Information and Analytic Center; Offices in Moscow & Washington D.C.) andThe U*N*A*B*A*S*H*E*DTM Librarian (also conference organizer) at Columbia University School of International and Public Affairs
Kellogg Center, 15th Floor 420 West 118th Street New York City Tuesday, October 11, 2011 9:00am 4:00pm Registration: Early Bird Special (by September 15th: $90 METRO, LACUNY, NYLA Connecticut Library
Association, NJLA, AAP, member: $100 Unaffiliated: $115 U*N*A*B*A*S*H*E*DTM Librarian Subscriber: $100 The top three people in the country to speak on the issues of: · a national digital public
library; · the legal ramifications of the Google BookSearch Settlementmost especially copyright and the digital objectives of libraries; and · the perspective of U.S. publishers They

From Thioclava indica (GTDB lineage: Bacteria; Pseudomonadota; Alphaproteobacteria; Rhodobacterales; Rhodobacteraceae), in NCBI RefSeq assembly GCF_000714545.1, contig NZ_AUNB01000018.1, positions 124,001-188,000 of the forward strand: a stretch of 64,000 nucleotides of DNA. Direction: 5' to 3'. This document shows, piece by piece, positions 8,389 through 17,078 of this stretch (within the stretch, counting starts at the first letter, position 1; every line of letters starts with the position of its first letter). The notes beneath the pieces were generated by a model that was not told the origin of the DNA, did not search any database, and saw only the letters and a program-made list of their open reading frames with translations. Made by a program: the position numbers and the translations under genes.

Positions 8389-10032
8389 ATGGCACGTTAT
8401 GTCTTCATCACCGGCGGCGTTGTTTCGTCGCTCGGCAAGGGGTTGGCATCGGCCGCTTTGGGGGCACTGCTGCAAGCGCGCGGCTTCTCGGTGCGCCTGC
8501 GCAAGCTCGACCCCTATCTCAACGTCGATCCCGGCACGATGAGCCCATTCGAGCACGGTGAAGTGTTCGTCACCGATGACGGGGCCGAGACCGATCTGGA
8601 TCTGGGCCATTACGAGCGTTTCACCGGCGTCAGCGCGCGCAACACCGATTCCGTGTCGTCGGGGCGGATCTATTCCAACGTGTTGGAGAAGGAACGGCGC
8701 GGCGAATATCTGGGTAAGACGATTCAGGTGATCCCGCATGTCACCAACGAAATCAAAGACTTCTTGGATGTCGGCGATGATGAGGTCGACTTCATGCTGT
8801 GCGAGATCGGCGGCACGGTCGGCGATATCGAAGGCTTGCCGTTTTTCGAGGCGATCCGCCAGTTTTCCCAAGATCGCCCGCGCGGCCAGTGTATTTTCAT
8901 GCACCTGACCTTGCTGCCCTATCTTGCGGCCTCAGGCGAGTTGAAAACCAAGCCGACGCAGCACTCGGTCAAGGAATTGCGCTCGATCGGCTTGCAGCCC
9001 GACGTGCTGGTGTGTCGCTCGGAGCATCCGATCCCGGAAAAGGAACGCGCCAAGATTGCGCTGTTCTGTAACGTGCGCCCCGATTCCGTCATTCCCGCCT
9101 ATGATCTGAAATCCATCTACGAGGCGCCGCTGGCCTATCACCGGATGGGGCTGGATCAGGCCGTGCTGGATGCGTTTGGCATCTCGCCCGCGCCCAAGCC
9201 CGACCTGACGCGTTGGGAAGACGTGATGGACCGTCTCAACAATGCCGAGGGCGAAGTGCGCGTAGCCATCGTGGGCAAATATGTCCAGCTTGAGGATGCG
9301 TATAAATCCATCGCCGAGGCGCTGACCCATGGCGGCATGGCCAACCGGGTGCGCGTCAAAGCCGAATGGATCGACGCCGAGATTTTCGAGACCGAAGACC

are respectively, Robert Darnton, Carl H. Pforzheimer University Professor and Director of the Harvard University Library Pamela Samuelson, Richard M. Sherman Distinguished Professor of Law and
Information Management at the University of California, Berkeley, and Tom Allen, President and Chief Executive Officer, Association of American Publishers Also, Yakov Shrayberg, [???????? ????
??????????], Director General of the Russian National Public Library for Science and Technology and ILIAC (co-sponsor organization) President, Moscow, Russia, will speak about digital libraries in Russia
and their availability to the public. Questions to be discussed: Will the creation of a national digital public library be the downfall of library book collectionsespecially those in the public domain